Depending on the choice of the surgical incision, the patient’s own factors, the nature of the surgery, and the suture tissue, the surgeon should appropriately select sutures that can maintain their strength and withstand the suture tension until the suture tissue is fully healed. In addition, the surgeon should also be aware of the physical properties of the suture material that may cause biochemical reactions in the body after surgery, especially in the first week after surgery. Most suture materials cause only minor tissue reactions, and synthetic materials tend to have less of a tissue reaction than natural fibers. We usually use the thinnest sutures that match the natural strength of the suture tissue and choose to apply nonabsorbable sutures or longer-lasting absorbable sutures to slow-healing tissues, such as fascia and tendons. Absorbable sutures are used to close tissues that grow and heal quickly, such as the stomach, colon, and bladder. For potentially contaminated tissues, multi-stranded fiber sutures should be avoided in favor of single-stranded fiber sutures and absorbable sutures that are less susceptible to bacterial attachment, especially antibacterial absorbable sutures. For areas with special emphasis on cosmetic effects, the finest inert single-stranded suture materials such as nylon sutures and polypropylene sutures should be considered, and subcutaneous tissues should be sutured as much as possible to avoid skin suturing alone. If the situation permits, consider using sterile skin suture tape to ensure tight skin edge alignment. Absorbable sutures should be used for urological and biliary procedures because the presence of foreign bodies in solutions containing high concentrations of crystals may cause precipitation and stone formation.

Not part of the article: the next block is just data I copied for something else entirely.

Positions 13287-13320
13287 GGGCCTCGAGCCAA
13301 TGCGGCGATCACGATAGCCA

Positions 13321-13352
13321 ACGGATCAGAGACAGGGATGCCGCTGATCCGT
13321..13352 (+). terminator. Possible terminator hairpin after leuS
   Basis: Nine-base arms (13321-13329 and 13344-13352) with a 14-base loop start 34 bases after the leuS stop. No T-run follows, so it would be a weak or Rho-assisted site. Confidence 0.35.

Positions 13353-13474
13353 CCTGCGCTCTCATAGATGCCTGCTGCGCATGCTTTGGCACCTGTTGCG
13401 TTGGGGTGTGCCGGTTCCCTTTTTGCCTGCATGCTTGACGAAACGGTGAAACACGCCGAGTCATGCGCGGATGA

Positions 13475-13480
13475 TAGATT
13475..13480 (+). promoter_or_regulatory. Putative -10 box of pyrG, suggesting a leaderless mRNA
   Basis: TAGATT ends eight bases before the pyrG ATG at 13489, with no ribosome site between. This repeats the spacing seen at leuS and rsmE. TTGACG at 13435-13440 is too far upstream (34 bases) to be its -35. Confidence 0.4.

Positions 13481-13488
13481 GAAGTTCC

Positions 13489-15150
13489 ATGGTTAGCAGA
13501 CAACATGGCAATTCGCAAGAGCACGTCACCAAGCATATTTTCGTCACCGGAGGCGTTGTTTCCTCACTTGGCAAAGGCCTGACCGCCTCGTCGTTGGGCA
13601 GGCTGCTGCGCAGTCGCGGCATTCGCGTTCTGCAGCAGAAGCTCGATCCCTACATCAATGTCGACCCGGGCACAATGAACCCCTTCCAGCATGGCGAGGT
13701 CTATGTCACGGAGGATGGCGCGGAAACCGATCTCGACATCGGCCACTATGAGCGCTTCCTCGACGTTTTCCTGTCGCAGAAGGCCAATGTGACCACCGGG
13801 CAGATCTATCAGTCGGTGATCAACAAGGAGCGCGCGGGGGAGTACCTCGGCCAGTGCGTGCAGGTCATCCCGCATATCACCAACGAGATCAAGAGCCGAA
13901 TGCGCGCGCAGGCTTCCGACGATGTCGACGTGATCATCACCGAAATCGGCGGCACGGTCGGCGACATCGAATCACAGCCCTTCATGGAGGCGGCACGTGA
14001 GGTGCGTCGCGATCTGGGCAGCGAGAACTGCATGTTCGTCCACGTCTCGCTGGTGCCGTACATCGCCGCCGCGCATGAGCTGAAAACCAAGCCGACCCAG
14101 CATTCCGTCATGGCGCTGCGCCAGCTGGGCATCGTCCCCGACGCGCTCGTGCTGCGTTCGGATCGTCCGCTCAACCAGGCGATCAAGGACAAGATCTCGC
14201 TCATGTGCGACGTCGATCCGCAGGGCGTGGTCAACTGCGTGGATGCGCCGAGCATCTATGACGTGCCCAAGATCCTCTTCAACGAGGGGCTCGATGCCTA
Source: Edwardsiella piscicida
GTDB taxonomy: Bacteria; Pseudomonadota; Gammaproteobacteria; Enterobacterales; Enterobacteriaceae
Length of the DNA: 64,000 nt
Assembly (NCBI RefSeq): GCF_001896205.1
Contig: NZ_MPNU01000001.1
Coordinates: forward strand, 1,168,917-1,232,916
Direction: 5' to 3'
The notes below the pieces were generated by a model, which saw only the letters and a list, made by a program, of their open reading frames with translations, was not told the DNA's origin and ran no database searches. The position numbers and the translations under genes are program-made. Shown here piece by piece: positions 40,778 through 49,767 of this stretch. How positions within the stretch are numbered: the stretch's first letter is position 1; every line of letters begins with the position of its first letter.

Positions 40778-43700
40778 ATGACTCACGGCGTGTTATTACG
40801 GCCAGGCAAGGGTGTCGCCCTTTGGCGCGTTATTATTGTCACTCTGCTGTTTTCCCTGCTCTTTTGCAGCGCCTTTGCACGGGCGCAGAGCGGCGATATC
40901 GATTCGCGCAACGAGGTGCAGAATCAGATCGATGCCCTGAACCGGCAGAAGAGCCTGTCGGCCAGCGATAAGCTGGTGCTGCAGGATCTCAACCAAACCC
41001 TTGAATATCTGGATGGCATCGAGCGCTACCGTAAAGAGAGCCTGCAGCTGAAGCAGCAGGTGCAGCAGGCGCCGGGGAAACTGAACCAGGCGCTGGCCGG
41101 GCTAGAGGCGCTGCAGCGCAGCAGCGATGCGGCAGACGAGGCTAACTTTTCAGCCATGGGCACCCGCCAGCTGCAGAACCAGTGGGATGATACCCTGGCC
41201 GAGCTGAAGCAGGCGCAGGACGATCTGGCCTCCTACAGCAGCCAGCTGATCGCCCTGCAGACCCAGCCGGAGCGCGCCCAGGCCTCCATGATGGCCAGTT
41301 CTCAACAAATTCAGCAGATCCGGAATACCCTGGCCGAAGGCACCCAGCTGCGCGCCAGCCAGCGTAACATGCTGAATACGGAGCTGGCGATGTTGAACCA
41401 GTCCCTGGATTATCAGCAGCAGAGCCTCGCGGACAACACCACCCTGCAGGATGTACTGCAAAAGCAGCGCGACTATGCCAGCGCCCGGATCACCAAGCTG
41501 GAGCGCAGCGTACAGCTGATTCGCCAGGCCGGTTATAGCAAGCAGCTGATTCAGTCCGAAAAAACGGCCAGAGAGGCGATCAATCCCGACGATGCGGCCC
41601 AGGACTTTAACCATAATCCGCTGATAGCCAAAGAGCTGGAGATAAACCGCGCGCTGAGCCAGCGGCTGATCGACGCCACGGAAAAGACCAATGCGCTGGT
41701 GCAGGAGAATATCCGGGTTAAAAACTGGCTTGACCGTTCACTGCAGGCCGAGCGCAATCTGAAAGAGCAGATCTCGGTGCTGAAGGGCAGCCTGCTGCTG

1. Principles of suture selection for clinical application